Type: Article
Title: Femtosecond laser-assisted cataract surgery compared with phacoemulsification: the FACT non-inferiority RCT
Location: England
Open access status: An open access version is available from UCL Discovery
DOI: 10.3310/hta25060
Publisher version: https://doi.org/10.3310/hta25060
Language: English
Additional information: © Queen’s Printer and Controller of HMSO 2021. This work was produced by Day et al. under the terms of a commissioning contract issued by the Secretary of State for Health and Social Care. This issue may be freely reproduced for the purposes of private research and study and extracts (or indeed, the full report) may be included in professional journals provided that suitable acknowledgement is made and the reproduction is not associated with any form of advertising.
Keywords: CORRECTED DISTANCE VISUAL ACUITY, FEMTOSECOND LASER-ASSISTED CATARACT SURGERY, INCREMENTAL COST-EFFECTIVENESS RATIO, LAY ADVISORY GROUP, LOG OF THE MINIMUM ANGLE OF RESOLUTION, PHACOEMULSIFICATION CATARACT SURGERY, QUALITY-ADJUSTED LIFE-YEAR, UNAIDED DISTANCE VISUAL ACUITY
UCL classification: UCL
UCL > Provost and Vice Provost Offices
UCL > Provost and Vice Provost Offices > School of Life and Medical Sciences
UCL > Provost and Vice Provost Offices > School of Life and Medical Sciences > Faculty of Brain Sciences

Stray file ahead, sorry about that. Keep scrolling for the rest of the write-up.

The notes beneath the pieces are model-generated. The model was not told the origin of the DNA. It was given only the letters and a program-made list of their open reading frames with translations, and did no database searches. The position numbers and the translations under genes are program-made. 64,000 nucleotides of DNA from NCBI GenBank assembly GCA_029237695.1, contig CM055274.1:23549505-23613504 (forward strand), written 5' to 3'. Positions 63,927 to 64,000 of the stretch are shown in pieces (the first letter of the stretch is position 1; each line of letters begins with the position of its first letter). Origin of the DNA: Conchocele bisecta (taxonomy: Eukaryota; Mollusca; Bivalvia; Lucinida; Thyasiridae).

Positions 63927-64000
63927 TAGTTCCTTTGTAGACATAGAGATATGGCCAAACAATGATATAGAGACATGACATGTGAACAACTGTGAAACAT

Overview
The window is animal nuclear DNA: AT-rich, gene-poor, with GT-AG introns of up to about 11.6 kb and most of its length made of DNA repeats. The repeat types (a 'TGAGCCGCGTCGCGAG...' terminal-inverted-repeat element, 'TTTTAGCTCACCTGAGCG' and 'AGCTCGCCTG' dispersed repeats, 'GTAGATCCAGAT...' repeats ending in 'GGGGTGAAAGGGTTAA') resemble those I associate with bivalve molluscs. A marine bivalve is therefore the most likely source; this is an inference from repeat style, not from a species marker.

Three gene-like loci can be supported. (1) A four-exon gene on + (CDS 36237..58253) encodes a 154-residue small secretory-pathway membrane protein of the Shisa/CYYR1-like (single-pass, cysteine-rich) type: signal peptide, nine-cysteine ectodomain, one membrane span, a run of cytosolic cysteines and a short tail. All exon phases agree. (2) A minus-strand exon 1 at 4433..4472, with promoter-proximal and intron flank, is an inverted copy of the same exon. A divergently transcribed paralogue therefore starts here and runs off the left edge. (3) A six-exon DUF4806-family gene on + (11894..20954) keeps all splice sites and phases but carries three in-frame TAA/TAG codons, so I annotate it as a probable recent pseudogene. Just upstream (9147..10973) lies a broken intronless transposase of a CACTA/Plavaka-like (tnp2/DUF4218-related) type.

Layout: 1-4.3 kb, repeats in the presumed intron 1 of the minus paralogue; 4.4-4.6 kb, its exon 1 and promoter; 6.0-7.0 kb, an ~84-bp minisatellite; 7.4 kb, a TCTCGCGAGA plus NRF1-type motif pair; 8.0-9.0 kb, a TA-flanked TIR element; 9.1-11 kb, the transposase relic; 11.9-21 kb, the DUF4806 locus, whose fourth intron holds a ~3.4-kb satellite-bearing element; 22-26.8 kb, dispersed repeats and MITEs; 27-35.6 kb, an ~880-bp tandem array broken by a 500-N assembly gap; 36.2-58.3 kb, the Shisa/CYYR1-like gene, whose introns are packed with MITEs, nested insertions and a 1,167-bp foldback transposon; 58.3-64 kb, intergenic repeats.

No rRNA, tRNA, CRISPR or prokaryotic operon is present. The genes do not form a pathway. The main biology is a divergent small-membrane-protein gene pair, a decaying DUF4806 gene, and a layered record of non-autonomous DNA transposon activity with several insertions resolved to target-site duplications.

UCL > Provost and Vice Provost Offices > School of Life and Medical Sciences > Faculty of Brain Sciences > Institute of Ophthalmology
UCL > Provost and Vice Provost Offices > School of Life and Medical Sciences > Faculty of Population Health Sciences
UCL > Provost and Vice Provost Offices > School of Life and Medical Sciences > Faculty of Population Health Sciences > Inst of Clinical Trials and Methodology
UCL > Provost and Vice Provost Offices > School of Life and Medical Sciences > Faculty of Population Health Sciences > Inst of Clinical Trials and Methodology > Comprehensive CTU at UCL
UCL > Provost and Vice Provost Offices > School of Life and Medical Sciences > Faculty of Population Health Sciences > Institute of Epidemiology and Health
URI: https://discovery.ucl.ac.uk/id/eprint/10120523